Sustained Outrage

West Virginia’s Supreme Court is scheduled tomorrow to hear an important case over the future of our state parks. Justices will consider an appeal of the June 2009 ruling by Logan Circuit Judge Roger Perry to allow natural gas drilling in Chief Logan State Park.

We’ve covered this issue before here, here, here and here, and also noted that this may be part of a larger push for more gas drilling on West Virginia’s public lands.

At tomorrow’s argument, the state Department of Environmental Protection will ask the justices to overturn Perry’s ruling, which itself overturned an earlier decision by DEP to deny drilling permits sought by Cabot Oil and Gas.  In December 2007, then-DEP Secretary Stephanie Timmermeyer turned down Cabot’s applications, citing a section of state law that prohibits mineral extraction in state parks.

In a legal brief available online here, the DEP argues that Judge Perry was wrong to conclude that the agency had no authority to use that section of state law — which is actually included a section spelling out duties of the state Division of Natural Resources in overseeing parks — to deny Cabot’s drilling permits:

This matter boils down to fourteen words in a statute, section 20-5-2(b)(8) of the West Virginia Code, which instructs that the State “may not permit … the exploitation of minerals … for commercial purposes … in any state park.” There is nothing ambiguous or unclear about this statutory prohibition. The law does not provide that the State may only prevent the commercial exploitation of coal, oil, or natural gas within one of its parks if it happens to own the minerals itself, or that it must permit extraction if there have long been operating wells in the subject park or in others, or that the bar is without effect if the State has previously acquiesced in a deed or contract. To the contrary, the Legislature plainly decreed that, from the point at which it acted, no exploitation of minerals in any state park is to be allowed.

… The words are there in black and white, there is no gray.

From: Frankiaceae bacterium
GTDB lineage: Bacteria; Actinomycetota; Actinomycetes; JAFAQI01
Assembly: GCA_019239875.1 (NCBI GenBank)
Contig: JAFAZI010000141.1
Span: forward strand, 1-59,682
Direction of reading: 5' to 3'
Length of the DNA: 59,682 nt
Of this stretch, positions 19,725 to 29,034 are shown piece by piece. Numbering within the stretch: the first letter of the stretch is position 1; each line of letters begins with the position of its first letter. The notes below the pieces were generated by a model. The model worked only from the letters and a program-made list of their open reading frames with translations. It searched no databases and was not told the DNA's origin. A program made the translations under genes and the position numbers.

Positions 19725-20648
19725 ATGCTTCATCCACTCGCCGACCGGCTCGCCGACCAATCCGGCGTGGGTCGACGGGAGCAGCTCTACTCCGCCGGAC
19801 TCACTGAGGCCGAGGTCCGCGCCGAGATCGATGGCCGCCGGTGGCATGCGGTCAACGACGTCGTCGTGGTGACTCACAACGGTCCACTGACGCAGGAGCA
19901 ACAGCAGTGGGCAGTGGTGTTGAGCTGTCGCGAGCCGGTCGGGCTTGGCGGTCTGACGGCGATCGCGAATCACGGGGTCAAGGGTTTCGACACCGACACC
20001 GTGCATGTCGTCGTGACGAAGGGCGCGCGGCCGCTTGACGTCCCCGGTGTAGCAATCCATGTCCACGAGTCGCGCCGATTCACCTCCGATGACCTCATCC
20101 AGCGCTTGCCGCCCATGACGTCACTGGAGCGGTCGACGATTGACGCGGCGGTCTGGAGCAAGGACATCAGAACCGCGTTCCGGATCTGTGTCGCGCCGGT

In enforcing oil and gas laws, the DEP argues, agency officials are required by law to do so in a manner that “supplements and complements” the environmental policies and programs of other West Virginia agencies:

Thus, if DNR is prohibited by law from allowing the exploitation of natural resources underlying a State park because the Legislature has made a judgment that this sort of development cannot be squared with the need to protect the park’s unique surface aesthetic, that is precisely the sort of environmental policy that DEP is required to acknowledge and to which it must conform its own conduct.

In their own court briefs, Cabot Oil and Gas — as well as the Lawson Heirs, who own the gas rights and leased them to Cabot — argue that the rights to the drilling were reserved 50 years ago when the land was donated to the state, and that DEP’s permit denial amounted to an unconstitutional “taking” of private property. According to former deputy DNR Director Larry George, a lawyer for the Lawson Heirs:

Such action, had it not been reversed by the Circuit Court, would have been an inverse condemnation of Lawson Heirs’ mineral property for which the state could be compelled in mandamus to pay compensation at fair market value.

DEP pointed out in its brief that if that were the case, the proper legal step for the Lawson Heirs would be to file such an action seeking compensation, not to have a circuit court overturn the permit denial.

One of the interesting things about this case is that it has groups that often are at odds with West Virginia regulatory agencies — the West Virginia Highlands Conservancy, the Friends of Blackwater and the Sierra Club — siding with DEP.

Also involved in arguing in support of DEP is Cordie Hudkins, a former DNR parks director. Among other things, Hudkins provided the court with information about DNR’s longstanding interpretation of state law to prohibit such drilling permits and evidence that as recently as 1998 the Lawson Heirs indicated they were aware of such a policy.

In its own brief, the state DNR — drafted to intervene during a hearing before Judge Perry — urges the justices not to make any ruling in this case binding on it, but environmental groups represented by Charleston lawyer Tom Rodd cautioned about the case’s potential long-term impacts:

The Legislature, recognizing that West Virginians want and need their state parks as oases of peace and undisturbed nature, has spoken reasonably, clearly, and authoritatively to ensure that result. This Court should uphold the Legislative decision.

You can watch the court argument via a Webcast here.